With Narendra Modi taking office as Prime Minister of India following a convincing victory in the month-long general elections, the world’s largest parliamentary democracy, India, stands at critical crossroads.
The close to 200 million voters who propelled the controversial Bharatiya Janata Party (BJP) to power comprise in the main Hindu nationalists who see the country as Hindu first, anything else afterwards. But they were not the decisive elements that drove the Indian National Congress and the Nehru-Gandhi dynasty out of power in a humiliating rout.
The tipping of the scales can be credited to two main blocks of voters who deserted Congress and other alternatives (the AAP, BSP) in favour of the BJP. First, young, educated and semi-educated electors who rejected Rahul Gandhi’s Congress because of overwhelming charges of corruption and the decline in economic growth in the past two years that threatened their upward mobility.
And tens of millions of more mature voters did likewise for similar reasons, but more so because they believed that Modi has the savvy to restore economic growth, hence prosperity, and solve the numerous problems that bedevil the country.
Except for the BJP and RSS fundamentalists, the vast majority of Indians are comfortable with the secular state they have lived in since independence in 1947, credit for which must go to Mahatma Gandhi and Jawarharlal Nehru. It is far from perfect—communal violence erupts every so often, mainly between Hindus and Muslims and among castes. But it works.
Now, however, there are questions over New Delhi’s future directions.
Modi’s BJP won an absolute majority in the Lok Sabha, capturing 282 of 543 seats. The once-powerful Congress Party was reduced to rubble with a mere 44 seats, and several other parties shared the remaining spoils.
While the numbers suggest a decisive victory for the fundamentalist leader, they could be very deceptive. The BJP rode to power on 31 per cent of the overall votes cast in elections that saw a record highest turnout of 66 per cent of 814 million registered voters.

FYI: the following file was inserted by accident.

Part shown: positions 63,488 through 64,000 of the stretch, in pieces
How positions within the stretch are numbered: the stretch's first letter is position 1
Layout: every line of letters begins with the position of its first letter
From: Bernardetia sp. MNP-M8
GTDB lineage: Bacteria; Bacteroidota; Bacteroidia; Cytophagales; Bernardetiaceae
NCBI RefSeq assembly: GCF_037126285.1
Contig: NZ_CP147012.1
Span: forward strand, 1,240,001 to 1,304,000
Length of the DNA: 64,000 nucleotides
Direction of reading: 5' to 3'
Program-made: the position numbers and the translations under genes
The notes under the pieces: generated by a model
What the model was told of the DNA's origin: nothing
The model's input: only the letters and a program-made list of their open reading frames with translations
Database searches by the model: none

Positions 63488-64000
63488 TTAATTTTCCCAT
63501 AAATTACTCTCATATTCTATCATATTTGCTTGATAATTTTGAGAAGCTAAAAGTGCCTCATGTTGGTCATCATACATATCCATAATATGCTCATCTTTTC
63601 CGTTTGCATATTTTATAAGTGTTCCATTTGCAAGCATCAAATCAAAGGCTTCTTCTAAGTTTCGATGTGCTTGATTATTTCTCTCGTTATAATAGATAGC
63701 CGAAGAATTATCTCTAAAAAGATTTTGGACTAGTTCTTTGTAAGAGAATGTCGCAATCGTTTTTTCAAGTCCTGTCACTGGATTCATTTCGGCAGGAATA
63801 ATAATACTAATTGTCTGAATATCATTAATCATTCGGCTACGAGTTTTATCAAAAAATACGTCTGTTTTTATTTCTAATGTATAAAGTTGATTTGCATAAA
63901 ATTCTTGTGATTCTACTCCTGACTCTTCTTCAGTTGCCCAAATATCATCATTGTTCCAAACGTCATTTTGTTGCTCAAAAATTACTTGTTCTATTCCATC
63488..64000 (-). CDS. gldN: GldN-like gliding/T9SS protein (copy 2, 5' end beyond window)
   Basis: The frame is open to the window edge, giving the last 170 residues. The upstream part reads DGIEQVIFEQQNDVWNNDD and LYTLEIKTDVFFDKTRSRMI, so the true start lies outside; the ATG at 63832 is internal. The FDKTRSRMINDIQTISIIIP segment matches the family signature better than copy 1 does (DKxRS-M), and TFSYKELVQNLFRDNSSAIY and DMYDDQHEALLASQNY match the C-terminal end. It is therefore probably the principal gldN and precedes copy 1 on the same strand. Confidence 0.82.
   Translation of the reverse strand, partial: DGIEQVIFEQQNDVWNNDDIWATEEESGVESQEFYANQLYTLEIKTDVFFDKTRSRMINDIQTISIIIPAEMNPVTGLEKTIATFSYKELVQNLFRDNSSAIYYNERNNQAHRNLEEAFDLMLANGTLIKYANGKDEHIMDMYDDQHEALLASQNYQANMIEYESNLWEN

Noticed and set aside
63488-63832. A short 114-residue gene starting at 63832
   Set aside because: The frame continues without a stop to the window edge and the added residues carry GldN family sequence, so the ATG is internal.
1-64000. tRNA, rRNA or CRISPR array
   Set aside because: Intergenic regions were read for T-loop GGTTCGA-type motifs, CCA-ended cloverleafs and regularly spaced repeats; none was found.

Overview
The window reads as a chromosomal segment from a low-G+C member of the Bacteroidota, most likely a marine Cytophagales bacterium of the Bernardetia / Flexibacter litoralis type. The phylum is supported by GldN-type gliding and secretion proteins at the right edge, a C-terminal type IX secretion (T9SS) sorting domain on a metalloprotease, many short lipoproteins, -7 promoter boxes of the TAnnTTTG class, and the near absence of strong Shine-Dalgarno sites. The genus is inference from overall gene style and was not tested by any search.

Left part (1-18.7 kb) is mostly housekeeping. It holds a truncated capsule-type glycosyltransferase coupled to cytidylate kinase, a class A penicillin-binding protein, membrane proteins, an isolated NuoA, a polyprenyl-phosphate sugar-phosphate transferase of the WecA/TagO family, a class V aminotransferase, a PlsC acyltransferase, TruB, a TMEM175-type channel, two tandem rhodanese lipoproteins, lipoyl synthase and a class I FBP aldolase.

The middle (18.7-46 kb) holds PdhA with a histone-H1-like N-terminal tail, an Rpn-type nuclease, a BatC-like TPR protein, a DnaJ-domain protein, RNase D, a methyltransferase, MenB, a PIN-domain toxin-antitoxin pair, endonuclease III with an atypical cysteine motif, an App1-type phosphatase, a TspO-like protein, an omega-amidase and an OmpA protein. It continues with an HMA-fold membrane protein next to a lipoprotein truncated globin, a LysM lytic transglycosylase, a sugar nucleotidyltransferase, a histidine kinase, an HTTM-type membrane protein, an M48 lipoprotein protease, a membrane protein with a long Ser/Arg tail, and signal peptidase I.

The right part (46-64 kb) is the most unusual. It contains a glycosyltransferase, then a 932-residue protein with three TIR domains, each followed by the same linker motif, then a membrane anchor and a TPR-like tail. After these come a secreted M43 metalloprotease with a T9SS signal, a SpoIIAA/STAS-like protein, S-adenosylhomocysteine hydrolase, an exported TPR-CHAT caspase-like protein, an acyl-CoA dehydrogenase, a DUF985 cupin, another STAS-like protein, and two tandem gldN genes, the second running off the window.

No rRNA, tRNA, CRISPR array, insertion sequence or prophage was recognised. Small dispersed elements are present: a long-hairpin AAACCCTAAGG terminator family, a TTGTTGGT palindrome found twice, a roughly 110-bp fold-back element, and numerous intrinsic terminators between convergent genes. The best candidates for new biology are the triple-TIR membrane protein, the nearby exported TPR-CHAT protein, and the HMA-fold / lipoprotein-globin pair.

In other words, although Modi is the man of the moment, two out of every three electors did not vote for him or his party.
Without doubt, if he is to survive the first year in office, his priority must be resuscitating the economy.
In a well-executed campaign, the 63-year old former Gujarat chief minister focussed heavily on the ailing economy and how he would improve the lives of the people. He entered the elections with good credentials to pursue this line and to convince voters.
In Gujarat, he had presided over unprecedented economic activity, attracting local and foreign investors, stimulating growth.
Not surprisingly, stocks on the main exchanges in India rallied when Modi’s victory was sealed.
The big question is, can Modi transplant his successes in Gujarat to the national stage? The slowdown in economic growth is not singular to India. All the other BRICS countries have experienced similar declines or stagnation. Attracting foreign investment is a challenge for most countries, Trinidad and Tobago no exception.
Over the past few years, the little (in a relative sense) that we have attracted has gone almost exclusively into the upstream energy sector. While India is richly endowed with minerals (not much gas and oil), there are serious environmental concerns over their exploitation.
Also, because of its societal structures, while its domestic consumer base is expanding (cellphones have penetrated the most remote districts), it is nowhere close to China’s.
The biggest question mark that hovers over Modi, however, is the RSS (I shan’t spell out the lengthy name) baggage that he brings with him. The RSS is a Nazi-type organisation that was formed back in the 1920s, During the partitioning of India-Pakistan in 1947 (for which I’ve always blamed Mohammed Jinnah and the British), RSS “soldiers” committed the worst atrocities against Muslims.
Nathuram Godse, an RSS “soldier”, assassinated Mahatma Gandhi in 1948. He was without remorse during his trial, and accused Gandhi of “pandering to the minorities”.
As a boy, Narendra Modi was a foot soldier of the RSS, moving up through the ranks, eventually taking a frontline position in its political arm, the BJP. In 1992, he was a key activist when some 200,000 Hindus attacked and destroyed the Babri Masjid, which was said to be located on the site in Ayodhya where Lord Rama was born. In that attack, many Muslims were massacred.
More recently, in 2002, as chief minister of Gujarat, Modi all but supervised the savage murders of hundreds of Muslims in a small town in that state. Indeed, he was so implicated in that he was lucky not to be among the scores charged (and convicted) with murder. One of his top aides who might well be a minister in his government, Amit Shah (!!!), has three murder charges pending.
This extremist background, the equivalent of the Islamic Taliban, maybe even the repugnant Boko Haram, is what bothers me—and a whole lot of people—about Modi. He has never renounced the RSS or repented for the massacres that occurred under his watch.
Which is why I ask, with Modi and his associates at the helm, whither India?